RETINAL LESION EVOLUTION IN SUSAC SYNDROME

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Abstract

Purpose:

To describe retinal lesion development in Susac syndrome during acute, postacute, and late phases of the disease.

Methods:

Cross-sectional study of four patients with Susac syndrome and longitudinal short-interval case study of one additional patient. Retinal changes were analyzed with high-resolution spectral domain optical coherence tomography and retinal fluorescein angiography.

Results:

Retinal Susac syndrome lesions comprise four different lesion sections, which can be distinguished in acute and postacute phases of the disease: a primary section at the site of branch retinal artery occlusion, which spans more layers than supplied by the affected vessel; hypoxic sections from superficial and deep capillary networks; and an axonal damage section with degenerating axons from perished ganglion cells in the main and hypoxic sections. In the later stages, main and hypoxic lesion sections can no longer be distinguished, and both show degeneration from outer plexiform to retinal nerve fiber layers.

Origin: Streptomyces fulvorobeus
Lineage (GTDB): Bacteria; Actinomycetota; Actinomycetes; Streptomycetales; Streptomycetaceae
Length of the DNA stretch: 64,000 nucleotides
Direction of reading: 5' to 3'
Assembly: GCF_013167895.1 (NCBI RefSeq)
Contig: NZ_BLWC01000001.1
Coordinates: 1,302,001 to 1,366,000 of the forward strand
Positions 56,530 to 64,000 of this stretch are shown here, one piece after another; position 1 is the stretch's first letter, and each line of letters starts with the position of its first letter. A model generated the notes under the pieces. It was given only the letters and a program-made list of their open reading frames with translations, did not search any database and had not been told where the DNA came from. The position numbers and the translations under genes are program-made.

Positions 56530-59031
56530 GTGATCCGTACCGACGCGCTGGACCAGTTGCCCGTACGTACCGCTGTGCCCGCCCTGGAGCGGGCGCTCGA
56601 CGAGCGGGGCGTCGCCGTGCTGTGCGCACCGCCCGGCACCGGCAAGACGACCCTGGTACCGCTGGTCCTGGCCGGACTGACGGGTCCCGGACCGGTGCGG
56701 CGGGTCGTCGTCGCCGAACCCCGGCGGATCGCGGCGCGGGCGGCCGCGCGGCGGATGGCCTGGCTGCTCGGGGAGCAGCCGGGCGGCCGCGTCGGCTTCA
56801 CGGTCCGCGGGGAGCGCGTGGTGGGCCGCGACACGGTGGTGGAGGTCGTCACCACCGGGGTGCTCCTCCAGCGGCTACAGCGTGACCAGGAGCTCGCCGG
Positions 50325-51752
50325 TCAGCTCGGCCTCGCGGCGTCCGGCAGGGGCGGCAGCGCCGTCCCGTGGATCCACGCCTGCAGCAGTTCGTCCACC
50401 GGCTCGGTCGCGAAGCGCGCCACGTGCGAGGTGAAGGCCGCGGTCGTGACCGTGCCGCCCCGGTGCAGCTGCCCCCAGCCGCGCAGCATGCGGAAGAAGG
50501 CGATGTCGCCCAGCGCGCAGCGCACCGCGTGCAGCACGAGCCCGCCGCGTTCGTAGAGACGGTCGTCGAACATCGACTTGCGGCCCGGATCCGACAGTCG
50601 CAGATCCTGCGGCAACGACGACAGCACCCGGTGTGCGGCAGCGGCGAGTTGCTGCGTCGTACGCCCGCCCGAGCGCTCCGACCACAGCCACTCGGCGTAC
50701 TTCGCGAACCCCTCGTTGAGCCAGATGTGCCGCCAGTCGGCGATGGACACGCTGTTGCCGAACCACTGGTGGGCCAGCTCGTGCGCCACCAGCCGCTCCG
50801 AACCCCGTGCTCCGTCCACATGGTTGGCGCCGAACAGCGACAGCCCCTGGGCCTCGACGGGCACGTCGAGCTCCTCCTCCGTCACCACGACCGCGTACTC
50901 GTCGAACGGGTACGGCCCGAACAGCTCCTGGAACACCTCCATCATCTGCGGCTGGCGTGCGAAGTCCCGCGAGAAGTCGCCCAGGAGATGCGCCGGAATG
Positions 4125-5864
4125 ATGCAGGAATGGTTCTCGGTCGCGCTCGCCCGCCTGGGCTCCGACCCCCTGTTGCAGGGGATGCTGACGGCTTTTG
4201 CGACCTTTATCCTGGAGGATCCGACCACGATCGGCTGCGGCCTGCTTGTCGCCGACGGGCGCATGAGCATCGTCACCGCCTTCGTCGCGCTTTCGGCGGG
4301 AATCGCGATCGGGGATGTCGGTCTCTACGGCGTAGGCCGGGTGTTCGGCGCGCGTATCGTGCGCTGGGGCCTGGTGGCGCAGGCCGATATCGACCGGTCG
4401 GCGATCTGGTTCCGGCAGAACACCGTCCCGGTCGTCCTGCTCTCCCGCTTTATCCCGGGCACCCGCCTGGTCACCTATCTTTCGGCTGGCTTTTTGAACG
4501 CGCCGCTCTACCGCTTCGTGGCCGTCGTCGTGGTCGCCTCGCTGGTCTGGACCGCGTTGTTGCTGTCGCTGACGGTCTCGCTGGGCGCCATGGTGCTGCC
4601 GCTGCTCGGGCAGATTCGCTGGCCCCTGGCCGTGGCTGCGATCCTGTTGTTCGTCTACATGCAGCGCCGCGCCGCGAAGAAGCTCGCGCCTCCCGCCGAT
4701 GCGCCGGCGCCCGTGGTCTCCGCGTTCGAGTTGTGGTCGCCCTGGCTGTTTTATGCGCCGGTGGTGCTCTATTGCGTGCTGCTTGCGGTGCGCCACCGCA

Conclusion:

The dynamics of lesion development and morphologically distinct lesion sections suggest more complex mechanisms of lesion evolution beyond an isolated endothelial immune reaction and subsequent hypoxic tissue damage. The characteristic lesion morphology assists in differentiating the diagnosis of acute visual loss in neuroinflammatory disease. Specificity of the identified changes has to be determined in future studies also including patients with other retinal vascular diseases.

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